strengthening schemes were significantly reduced due to
corrosion of the main steel. The results showed that the
reductions in flexural strength gains for the CFRPstrengthened corroded slabs relative to the gains for the
strengthened un-corroded slabs were about 55%, 38%, and
41% for the externally bonded CFRP system without
anchors, externally bonded CFRP with anchors, and NSMCFRP system, respectively [26].
This paper presents the test results of reinforced
concrete slabs strengthened with pre-stressed and gradually
anchored carbon fiberreinforced polymer (CFRP) strips
under monotonic and cyclic loading. To take full advantage
of the externally bonded CFRP technique, it is beneficial to
apply the laminates in a pre-stressed state, which relieves
the stress in the steel reinforcement and reduces crack
widths and deflection. The cyclic tests were performed to
identify the fatigue behavior of the strengthened slabs and to
investigate the influence of long-term cyclic loading and
elevated temperature on the bond properties of the prestressed CFRP laminates and the ductility and flexural
strength of the strengthened slabs. The slabs tested
monotonically showed a considerable increase in the
cracking load and the ultimate load of the elements
strengthened with the pre-stressed strips [27].
This paper reports the results of an experimental
program to investigate the bonding behavior of two different
types of fiber-reinforced polymer (FRP) systems for
strengthening RC members: externally bonded carbon

All rights reserved by www.ijsrd.com

83

State-of-The-Art Review of FRP Strengthened RC Slabs


(IJSRD/Vol. 3/Issue 10/2015/015)

(EBR) plates and bars or strips externally applied with the


near-surface-mounted (NSM) technique. The overall
experimental program consisted of 18 bond tests on concrete
specimens strengthened with EBR carbon plates and 24
bond tests on concrete specimens strengthened with NSM
systems. The test results showed that the tensile strength of
the FRP materials is better exploited by the NSM technique
with much higher utilization factors (36100%) than those
attained in EBR systems (approximately 15%). This
indicates that the NSM strengthening technique may
represent an interesting alternative to EBR plates. The NSM
technique also allows higher efficiency factors to be attained
against lower axial stiffness, especially if the reinforcement
surface is ribbed [28].
V. CONCLUSION
1) Based on the previous studies and the above literature
review the following conclusions can be made:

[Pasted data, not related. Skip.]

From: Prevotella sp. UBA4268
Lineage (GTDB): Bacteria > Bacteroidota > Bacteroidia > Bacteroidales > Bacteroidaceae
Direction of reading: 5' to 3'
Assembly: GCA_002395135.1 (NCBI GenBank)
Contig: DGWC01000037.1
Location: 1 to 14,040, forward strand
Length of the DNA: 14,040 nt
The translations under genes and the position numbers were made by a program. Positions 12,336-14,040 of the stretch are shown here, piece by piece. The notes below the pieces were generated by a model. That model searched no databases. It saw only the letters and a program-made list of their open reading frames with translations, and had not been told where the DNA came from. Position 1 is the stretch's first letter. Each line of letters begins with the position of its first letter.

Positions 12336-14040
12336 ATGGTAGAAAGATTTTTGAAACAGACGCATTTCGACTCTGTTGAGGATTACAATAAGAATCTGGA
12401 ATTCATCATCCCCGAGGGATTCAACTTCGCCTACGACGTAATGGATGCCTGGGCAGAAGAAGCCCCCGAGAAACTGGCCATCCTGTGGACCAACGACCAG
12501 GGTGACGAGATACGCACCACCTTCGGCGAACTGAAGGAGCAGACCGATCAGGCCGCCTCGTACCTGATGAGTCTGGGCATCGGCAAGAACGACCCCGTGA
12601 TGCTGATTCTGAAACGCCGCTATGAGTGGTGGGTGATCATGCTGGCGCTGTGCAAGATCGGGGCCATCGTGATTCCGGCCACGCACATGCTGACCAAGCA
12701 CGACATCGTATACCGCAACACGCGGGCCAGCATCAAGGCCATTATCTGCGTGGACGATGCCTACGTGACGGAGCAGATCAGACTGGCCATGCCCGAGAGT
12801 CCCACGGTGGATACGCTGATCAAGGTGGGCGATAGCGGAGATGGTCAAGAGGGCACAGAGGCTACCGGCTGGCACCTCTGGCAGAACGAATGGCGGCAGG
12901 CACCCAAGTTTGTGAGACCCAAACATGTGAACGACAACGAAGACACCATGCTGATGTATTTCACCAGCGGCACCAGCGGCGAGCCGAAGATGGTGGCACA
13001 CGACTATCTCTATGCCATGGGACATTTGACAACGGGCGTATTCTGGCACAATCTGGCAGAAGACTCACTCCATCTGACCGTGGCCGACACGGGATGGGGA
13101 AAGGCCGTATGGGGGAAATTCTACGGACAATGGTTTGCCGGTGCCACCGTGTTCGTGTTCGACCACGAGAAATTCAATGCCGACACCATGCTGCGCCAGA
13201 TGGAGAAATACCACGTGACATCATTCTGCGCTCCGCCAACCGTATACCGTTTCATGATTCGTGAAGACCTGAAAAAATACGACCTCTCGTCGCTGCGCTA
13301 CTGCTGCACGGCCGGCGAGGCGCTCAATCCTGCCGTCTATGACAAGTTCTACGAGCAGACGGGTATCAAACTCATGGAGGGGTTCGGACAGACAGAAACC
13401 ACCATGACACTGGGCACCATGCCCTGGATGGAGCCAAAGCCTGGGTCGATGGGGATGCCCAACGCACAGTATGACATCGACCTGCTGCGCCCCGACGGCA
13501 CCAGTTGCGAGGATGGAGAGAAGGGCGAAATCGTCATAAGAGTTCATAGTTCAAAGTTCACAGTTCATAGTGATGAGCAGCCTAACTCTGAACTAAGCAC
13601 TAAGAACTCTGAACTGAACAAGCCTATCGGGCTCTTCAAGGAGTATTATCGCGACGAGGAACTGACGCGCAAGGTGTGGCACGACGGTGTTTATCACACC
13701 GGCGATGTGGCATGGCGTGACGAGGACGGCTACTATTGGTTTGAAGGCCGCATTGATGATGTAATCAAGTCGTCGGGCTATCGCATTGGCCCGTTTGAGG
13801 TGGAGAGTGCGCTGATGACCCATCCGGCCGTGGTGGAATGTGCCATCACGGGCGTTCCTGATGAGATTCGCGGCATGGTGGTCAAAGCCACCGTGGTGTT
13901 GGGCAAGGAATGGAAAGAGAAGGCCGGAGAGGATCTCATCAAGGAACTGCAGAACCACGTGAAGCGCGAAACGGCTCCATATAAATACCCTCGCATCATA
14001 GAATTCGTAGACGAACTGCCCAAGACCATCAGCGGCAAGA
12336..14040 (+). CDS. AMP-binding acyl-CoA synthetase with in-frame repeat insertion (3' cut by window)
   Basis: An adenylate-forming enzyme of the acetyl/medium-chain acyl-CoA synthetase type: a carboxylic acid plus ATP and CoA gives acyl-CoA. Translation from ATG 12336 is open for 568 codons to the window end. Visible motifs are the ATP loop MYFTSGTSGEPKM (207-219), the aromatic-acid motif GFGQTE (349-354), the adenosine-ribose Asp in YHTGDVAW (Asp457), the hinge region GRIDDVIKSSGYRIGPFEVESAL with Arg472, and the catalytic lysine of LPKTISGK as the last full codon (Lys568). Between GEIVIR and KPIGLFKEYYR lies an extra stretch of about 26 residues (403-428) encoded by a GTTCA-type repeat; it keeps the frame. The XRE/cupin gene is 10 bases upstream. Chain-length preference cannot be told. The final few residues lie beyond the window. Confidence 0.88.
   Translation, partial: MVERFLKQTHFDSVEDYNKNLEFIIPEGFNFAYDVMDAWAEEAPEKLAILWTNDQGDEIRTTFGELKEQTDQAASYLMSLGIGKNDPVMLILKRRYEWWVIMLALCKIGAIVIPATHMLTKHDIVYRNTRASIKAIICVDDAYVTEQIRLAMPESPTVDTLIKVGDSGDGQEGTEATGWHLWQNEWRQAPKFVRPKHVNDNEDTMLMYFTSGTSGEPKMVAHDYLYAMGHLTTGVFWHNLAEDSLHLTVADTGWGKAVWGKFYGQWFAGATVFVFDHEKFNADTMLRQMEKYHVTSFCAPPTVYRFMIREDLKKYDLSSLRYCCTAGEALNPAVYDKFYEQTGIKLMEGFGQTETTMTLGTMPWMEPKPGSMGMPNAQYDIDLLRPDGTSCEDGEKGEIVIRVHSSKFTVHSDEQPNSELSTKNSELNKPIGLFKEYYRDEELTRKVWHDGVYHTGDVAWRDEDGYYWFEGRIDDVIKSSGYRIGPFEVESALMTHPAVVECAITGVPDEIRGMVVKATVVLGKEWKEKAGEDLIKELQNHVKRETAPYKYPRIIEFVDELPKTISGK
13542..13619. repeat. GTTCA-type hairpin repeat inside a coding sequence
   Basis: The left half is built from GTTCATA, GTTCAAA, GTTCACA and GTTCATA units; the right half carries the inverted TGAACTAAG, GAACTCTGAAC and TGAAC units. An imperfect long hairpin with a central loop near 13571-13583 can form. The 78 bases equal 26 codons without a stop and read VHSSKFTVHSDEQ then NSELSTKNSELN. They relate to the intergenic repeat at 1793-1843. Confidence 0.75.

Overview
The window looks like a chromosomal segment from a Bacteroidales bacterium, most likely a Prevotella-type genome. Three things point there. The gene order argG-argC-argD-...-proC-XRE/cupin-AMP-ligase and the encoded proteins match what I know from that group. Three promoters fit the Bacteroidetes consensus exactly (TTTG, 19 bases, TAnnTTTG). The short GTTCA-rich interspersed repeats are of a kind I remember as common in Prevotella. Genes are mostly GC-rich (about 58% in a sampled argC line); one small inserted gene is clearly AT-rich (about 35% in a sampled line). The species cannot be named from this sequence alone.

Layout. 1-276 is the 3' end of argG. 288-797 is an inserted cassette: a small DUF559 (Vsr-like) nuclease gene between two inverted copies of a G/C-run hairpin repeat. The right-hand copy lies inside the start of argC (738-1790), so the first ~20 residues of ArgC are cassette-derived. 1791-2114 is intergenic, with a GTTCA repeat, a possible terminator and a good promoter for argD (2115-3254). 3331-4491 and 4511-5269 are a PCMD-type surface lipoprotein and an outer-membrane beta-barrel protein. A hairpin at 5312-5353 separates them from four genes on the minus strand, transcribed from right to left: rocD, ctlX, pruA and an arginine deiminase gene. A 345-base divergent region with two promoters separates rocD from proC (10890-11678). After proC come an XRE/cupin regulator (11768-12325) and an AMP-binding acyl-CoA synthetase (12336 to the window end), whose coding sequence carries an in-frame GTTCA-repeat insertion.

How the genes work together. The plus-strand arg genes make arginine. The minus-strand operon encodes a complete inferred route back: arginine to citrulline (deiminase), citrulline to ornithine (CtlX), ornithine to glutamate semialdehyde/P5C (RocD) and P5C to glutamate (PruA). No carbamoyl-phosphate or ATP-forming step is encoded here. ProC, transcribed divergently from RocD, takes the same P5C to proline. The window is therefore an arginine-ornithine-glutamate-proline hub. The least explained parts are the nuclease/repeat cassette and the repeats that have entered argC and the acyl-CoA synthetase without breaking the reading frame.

2) EB-FRP laminates increases the flexural strength of
slab with cut-outs and it also enhances its stiffness.
3) FRP sheets are more effective in strengthening systems
as compared to FRP strips as there is premature debonding failure due to higher stiffness in FRP strips.
4) FRP sheets increase the load carrying capacity of slab
with opening by applying different positioning of FRP
sheets.
5) The cracking pattern found in the opening shows a
high concentration of stress being occurred at the
corner of the opening when vertical load is applied.
REFERENCES
[1] H. M. Seliem, E. A. Sumner, & R. Seracino, S. T.
Smith Case Study on the Restoration of Flexural
Capacity of Continuous One-Way RC Slabs with
Cutouts Journal of Composites for Construction,
Volume 15, Issue 6 (December 2011), p 992-998
[2] Kiang Hwee Tan and Haidong Zhao Strengthening of
Openings in One-Way Reinforced-Concrete Slabs
Using Carbon Fiber-Reinforced Polymer Systems
Journal of Composites for Construction, Volume 8,
Issue 5 (October 2004), p 393-402
[3] M.A. Al-Kubaisy, Mohd Zamin Jumaat Flexural
behaviour of reinforced concrete slabs with
ferrocement tension zone cover Construction and
Building materials, Volume 14, Issue 5, (July 2000), p
2452521
[4] Majid Mohammed Ali Kadhim Strengthening of Full
Scale RC One-Way Slab with Cutouts Journal of
Babylon University Engineering Sciences, Volume 21,
Issue 2, (2013)
[5] Fahmy A. Fathelbab, Mostafa S. Ramadan, Ayman AlTantawy Strengthening of RC bridge slabs using
CFRP Sheets Alexandria Engineering Journal (2014)
53, p 843854
[6] Sheetal Gawas, Dr. S.V.Itti Study on Two way RC
Slab using ANSYS with and without central opening
International Journal of Scientific Engineering and
Technology, Volume 3 Issue 8, p 1108-1110
[7] Chee Khoon Ng, Timothy Julius Edward, Daniel Kim
Tee Lee Theoretical Evaluation on Effects of Opening
on Ultimate Load-carrying Capacity of Square Slabs

Electronic Journal of Structural Engineering, Volume 8


(2008)